As White House denials intensify, growing public evidence of collusion with Russia

A bombshell report adds to an existing web of connections.

President Trump in the Roosevelt Room of the White House CREDIT: AP Photo/Evan Vucci
President Trump in the Roosevelt Room of the White House CREDIT: AP Photo/Evan Vucci

The White House has stated repeatedly that there is absolutely no evidence the Trump campaign colluded with Russia during the 2016 election. Earlier this week Deputy White House Press Secretary Sarah Huckabee Sanders called the whole Trump-Russia story a “hoax,” even going so far as to encourage people to watch an unverified, highly-edited Project Veritas video that claims to show CNN supervising producers calling the story “mostly bullshit.”

Following the firing of former FBI Director James Comey in May, President Trump told NBC’s Lester Holt in an interview that “there’s no collusion between me and my campaign and the Russians,” and that the story is an “excuse by the Democrats for losing an election they should have won.”

Ultimately, it is the decision of Bob Muller, former FBI Director and now special prosecutor overseeing the Russia investigation, to decide on the criminality of any interaction between Trump associates and Russian operative. The evidence of collusion that is currently public, however, is expanding.

The Flynn connection

The most recent and potentially most damning link between the Trump campaign and Russia comes from a Thursday report by The Wall Street Journal. The Journal reports a Republican group trying to obtain 33,000 Hillary Clinton emails they believed were stolen by Russian hackers appeared to be in communication with Michael Flynn, who was serving as a senior adviser to the Trump campaign at the time.


The Journal’s source, a Republican opposition researcher named Peter W. Smith, mounted an independent investigation into the missing Clinton emails and in the process, interacted with 5 groups of hackers who claimed to have the emails, two of which were Russian. Emails by Smith to close associates reveal Flynn and his consulting group to be “allies in their quest.”

The Journal also reported that “investigators have examined reports from intelligence agencies that describe Russian hackers discussing how to obtain emails from Mrs. Clinton’s server and then transmit them to Mr. Flynn via an intermediary, according to U.S. officials with knowledge of the intelligence.”

In sum, there is evidence that individuals connected to the Trump campaign were seeking stolen emails from Russian hackers and evidence that Russian hackers were trying to provide them to a top Trump adviser.

Michael Flynn was dismissed shortly after Trump took office for lying about his contacts with Russian officials. Despite his dismissal, Trump has continued to defend him and famously asked former FBI director James Comey to drop the investigation.

The Roger Stone connection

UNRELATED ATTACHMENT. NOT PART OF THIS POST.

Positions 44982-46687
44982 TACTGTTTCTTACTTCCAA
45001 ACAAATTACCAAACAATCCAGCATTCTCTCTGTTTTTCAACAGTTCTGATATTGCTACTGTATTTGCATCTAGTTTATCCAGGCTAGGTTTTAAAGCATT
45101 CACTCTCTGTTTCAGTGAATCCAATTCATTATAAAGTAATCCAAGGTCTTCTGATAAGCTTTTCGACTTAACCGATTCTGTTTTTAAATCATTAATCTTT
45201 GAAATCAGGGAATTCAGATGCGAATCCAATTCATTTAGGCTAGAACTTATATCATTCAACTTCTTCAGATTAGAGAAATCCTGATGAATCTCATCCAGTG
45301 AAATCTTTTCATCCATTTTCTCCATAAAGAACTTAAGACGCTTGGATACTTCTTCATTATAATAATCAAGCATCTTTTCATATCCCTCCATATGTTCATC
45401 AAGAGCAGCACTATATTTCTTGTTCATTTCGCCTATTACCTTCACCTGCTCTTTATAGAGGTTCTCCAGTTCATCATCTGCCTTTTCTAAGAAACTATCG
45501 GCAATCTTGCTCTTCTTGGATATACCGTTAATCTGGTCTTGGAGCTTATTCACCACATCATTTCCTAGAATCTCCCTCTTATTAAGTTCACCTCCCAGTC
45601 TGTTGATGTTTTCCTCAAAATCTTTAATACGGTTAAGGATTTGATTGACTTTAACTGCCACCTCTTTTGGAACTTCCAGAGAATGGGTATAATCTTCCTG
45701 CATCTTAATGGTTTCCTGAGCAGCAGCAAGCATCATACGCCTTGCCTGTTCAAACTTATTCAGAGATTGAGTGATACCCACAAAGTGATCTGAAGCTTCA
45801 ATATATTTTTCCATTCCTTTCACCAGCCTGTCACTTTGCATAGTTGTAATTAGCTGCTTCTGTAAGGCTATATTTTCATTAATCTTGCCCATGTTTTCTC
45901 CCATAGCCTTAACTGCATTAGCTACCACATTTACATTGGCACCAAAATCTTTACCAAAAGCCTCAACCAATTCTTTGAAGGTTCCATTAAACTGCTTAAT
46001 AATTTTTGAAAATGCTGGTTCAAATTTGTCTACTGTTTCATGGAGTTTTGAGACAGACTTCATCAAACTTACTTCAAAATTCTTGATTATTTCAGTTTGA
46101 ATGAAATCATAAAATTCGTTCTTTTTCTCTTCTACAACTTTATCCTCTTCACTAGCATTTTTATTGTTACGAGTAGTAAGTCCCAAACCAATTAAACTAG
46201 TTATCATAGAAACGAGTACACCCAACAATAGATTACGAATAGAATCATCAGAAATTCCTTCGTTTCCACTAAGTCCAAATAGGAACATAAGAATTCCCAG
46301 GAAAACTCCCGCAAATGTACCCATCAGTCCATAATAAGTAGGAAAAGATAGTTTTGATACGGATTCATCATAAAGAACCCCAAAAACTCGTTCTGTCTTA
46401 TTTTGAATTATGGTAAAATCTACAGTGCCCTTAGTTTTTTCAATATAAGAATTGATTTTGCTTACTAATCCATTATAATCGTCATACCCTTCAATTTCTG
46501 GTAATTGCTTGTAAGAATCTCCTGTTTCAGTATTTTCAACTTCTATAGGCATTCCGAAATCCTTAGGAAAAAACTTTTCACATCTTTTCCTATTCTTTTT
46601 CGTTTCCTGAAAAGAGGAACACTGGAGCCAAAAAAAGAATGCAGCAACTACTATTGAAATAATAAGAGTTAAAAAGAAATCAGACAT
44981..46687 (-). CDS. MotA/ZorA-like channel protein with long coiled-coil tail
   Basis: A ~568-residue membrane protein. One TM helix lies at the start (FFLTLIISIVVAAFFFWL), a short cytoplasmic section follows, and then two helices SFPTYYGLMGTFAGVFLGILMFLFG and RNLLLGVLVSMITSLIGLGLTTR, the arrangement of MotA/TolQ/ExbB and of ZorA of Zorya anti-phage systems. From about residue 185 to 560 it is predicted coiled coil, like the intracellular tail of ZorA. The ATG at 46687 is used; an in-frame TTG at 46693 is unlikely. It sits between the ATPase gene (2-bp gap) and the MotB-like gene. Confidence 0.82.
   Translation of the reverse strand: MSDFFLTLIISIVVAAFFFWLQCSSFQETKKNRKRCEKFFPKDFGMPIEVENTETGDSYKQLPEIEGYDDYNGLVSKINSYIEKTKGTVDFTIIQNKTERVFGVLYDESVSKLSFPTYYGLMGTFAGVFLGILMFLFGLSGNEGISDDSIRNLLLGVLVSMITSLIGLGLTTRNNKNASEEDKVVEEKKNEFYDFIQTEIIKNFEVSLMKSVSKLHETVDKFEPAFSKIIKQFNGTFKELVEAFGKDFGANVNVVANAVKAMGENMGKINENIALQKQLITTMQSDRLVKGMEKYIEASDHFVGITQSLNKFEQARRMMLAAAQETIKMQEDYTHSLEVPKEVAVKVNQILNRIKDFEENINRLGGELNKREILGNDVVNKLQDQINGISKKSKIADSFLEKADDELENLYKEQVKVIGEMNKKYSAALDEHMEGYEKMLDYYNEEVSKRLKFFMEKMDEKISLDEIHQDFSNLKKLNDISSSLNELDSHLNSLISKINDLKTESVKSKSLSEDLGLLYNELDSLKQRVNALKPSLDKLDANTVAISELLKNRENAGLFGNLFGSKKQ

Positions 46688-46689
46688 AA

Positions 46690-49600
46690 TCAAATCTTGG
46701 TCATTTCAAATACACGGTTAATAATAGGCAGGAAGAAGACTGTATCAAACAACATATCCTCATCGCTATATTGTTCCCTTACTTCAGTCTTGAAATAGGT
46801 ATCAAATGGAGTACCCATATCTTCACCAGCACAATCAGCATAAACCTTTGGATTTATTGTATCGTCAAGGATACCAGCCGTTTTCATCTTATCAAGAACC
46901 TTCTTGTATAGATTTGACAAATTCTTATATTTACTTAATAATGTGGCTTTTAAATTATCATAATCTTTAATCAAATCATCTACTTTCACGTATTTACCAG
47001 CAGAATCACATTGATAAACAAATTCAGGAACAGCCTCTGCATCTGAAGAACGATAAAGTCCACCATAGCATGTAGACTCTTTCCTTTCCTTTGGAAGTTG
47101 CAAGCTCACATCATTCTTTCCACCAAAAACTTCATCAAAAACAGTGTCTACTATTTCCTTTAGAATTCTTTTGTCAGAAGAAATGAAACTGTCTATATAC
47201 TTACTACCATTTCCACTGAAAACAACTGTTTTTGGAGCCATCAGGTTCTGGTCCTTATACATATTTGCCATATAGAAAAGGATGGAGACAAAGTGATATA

In March, The Smoking Gun reported that Roger Stone, close confidant and adviser of then-candidate Donald Trump, exchanged direct messages on Twitter with Guccifer 2.0, a front for Russian government-directed hackers that stole emails from the DNC and Hillary Clinton campaign. Though only one source was cited in the report, when reached for comment Stone didn’t deny any of the allegations.


After these communications with Russian hackers, Stone sent tweets implying he knew when John Podesta’s emails would be posted to WikiLeaks.

And tweeted his intel again days before the Podesta emails leaked.

In March, Stone released to The Washington Times some of his direct messages with Guccifer 2.0, which he has described as “ perfunctory, brief and banal,” even though one of the messages from Guccifer 2.0 seems to blatantly offer help to Stone: “i’m pleased to say that u r great man, Stone. please tell me if i can help u anyhow. it would be a great pleasure to me.”

The Jared Kushner connection

In September of 2016, a freelance writer named Michael Sainato wrote an article for the New York Observer (whose publisher was Jared Kushner from 2006 until 2017) which detailed that the Democratic Congressional Campaign Committee (DCCC) had coordinated with Hillary Clinton’s campaign in 2015, citing an internal DNCCC memo leaked to the Observer by Guccifer 2.0.

When reached by Mother Jones, Guccifer 2.0 stated he provided Sainato with exclusive documents but denied knowing Sainato was working on an article for the paper owned by Jared Kushner.


In addition to the emergence of secret lines of communications between Russian hackers and top White House aides, Trump was publicly collaborating with Wikileaks during the campaign.

Trump mentioned WikiLeaks at least 164 times during the last month of the election. This clearly helped draw attention to the Russian effort to assist his campaign. After he was elected, however, Trump later said that information leaked by WikiLeaks had “absolutely no effect on the outcome of the election.”